Demand driven system: gone but way not forgotten

There’s something for everybody in the Productivity Commission’s report on the demand driven system

The lobbies looked for conclusions they liked in the PC’s mixed findings on the now abolished system of demand driven funding of UG places (CMM yesterday)

Universities Australia focused on the positives, pointed to limitations – the PC only looked at students under 25 in assessing “additionals” who started university under DFF and embraced the reports overall conclusion – “the long-run pressure will be to continue to increase the size of the sector given that the historical shift towards jobs requiring complex cognitive skills is unlikely to abate.”

TAFE Directors Australia liked different bits, particularly the PC’s point that people went to university who would have been better off in training. “This should be a wake-up call that a blinkered and uneven approach to skills and learning is not only bad policy for the nation, but is leaving some individuals vulnerable and disadvantaged as they cope with a rapidly changing workplace,” TDA’s Craig Roberston said

The always-on-message Regional Universities Network warned the PCs picture is incomplete, not including mature age students outside cities.  “Regional universities must have the ability to grow places to allow more regional students to undertake higher education and close the gap in university attainment between the regions and cities.”

The full-on policy people of the Innovative Research Universities warned that by focusing on recent school leavers the PC ignored a third of the additional students who accessed university because of the demand driven system.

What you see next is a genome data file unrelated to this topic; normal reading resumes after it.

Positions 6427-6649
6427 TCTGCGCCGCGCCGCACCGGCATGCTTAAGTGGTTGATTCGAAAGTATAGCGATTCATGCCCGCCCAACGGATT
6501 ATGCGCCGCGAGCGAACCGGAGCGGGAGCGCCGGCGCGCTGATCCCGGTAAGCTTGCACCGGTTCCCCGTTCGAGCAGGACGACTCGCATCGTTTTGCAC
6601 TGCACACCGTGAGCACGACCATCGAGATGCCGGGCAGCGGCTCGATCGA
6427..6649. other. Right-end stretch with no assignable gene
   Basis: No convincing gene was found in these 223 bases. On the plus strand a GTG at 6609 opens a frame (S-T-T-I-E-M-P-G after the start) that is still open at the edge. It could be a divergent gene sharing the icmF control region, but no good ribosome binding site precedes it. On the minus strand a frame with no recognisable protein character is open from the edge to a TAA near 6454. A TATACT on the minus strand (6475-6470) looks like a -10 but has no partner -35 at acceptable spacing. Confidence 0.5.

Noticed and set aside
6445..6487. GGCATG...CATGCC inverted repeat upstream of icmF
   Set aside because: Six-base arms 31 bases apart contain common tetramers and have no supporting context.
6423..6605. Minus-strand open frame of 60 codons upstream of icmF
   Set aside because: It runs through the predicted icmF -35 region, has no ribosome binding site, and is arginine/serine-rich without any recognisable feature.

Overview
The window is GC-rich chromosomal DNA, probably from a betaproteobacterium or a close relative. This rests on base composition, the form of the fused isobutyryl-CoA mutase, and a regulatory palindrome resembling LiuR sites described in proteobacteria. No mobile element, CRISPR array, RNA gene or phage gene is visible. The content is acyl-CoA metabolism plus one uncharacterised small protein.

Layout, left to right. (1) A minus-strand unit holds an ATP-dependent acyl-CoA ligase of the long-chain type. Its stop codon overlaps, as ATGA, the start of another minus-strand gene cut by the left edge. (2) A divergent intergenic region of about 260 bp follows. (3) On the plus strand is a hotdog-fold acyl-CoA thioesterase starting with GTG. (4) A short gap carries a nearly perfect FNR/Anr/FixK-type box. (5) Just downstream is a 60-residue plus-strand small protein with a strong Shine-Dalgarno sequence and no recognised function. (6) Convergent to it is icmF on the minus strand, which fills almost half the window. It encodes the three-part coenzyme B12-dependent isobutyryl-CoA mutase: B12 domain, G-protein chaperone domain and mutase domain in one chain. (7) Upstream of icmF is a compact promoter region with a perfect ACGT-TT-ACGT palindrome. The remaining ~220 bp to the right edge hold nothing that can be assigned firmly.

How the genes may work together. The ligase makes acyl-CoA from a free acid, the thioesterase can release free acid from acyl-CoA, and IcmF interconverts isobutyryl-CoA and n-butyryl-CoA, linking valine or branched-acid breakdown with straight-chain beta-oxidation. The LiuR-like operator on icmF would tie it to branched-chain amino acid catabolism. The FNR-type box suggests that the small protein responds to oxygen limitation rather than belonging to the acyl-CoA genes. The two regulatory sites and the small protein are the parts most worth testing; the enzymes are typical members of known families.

And they pointed out that despite suggestions that students enrolling in uni would better off in training the PC report shows 30 per cent of additional starts due to DDF were people who previously had tried training. “This suggests those students were aware of VET opportunities and now wanted higher education to follow.  Demand driven strengthened the pathways between the sectors.”

The IRU also picks up on the PC’s emphasis on the links between school and tertiary education, calling it “a major outcome.”

“The commission is concerned that literacy and numeracy levels for school leavers have dropped, meaning that all entrants to university are likely to be that much less prepared.  When students reach essential thresholds of knowledge and capability they are better positioned for university and other tertiary providers to build on those foundations.”


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